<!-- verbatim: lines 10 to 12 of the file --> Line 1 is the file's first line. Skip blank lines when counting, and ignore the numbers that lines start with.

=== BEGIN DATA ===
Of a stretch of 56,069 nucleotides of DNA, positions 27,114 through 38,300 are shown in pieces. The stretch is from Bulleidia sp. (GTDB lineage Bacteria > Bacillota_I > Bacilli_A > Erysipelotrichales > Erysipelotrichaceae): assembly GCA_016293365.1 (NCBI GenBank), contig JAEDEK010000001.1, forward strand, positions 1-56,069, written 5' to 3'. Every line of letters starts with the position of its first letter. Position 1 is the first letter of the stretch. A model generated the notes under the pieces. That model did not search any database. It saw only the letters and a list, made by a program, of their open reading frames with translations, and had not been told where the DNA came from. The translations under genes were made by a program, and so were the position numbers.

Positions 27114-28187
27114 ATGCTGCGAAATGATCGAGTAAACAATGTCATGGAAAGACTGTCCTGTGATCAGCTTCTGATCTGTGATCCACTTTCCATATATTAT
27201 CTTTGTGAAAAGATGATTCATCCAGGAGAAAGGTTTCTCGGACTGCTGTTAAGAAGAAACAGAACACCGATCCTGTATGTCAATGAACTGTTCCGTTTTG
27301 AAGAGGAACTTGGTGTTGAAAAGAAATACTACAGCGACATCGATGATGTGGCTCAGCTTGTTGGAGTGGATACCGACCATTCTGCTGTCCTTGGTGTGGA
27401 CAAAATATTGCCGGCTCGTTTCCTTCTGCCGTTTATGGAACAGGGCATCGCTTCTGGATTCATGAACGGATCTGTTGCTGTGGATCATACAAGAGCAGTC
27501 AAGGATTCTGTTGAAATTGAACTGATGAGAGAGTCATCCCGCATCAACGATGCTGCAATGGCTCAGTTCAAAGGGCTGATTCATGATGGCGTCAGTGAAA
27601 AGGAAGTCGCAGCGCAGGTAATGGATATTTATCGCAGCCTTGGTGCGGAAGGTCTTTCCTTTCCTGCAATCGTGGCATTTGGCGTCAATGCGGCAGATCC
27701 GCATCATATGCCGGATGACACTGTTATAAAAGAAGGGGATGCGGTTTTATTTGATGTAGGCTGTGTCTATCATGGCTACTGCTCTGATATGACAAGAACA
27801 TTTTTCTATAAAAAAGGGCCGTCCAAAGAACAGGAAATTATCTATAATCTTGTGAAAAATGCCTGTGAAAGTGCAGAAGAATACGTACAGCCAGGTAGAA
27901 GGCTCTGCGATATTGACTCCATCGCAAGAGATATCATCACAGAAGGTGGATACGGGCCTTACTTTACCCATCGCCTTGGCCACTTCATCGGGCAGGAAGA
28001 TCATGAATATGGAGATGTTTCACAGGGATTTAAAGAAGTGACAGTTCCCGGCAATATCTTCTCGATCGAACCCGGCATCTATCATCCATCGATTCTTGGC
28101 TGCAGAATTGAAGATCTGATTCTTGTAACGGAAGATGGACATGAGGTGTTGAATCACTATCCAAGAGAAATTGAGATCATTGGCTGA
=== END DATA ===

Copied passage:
27801 TTTTTCTATAAAAAAGGGCCGTCCAAAGAACAGGAAATTATCTATAATCTTGTGAAAAATGCCTGTGAAAGTGCAGAAGAATACGTACAGCCAGGTAGAA
27901 GGCTCTGCGATATTGACTCCATCGCAAGAGATATCATCACAGAAGGTGGATACGGGCCTTACTTTACCCATCGCCTTGGCCACTTCATCGGGCAGGAAGA
28001 TCATGAATATGGAGATGTTTCACAGGGATTTAAAGAAGTGACAGTTCCCGGCAATATCTTCTCGATCGAACCCGGCATCTATCATCCATCGATTCTTGGC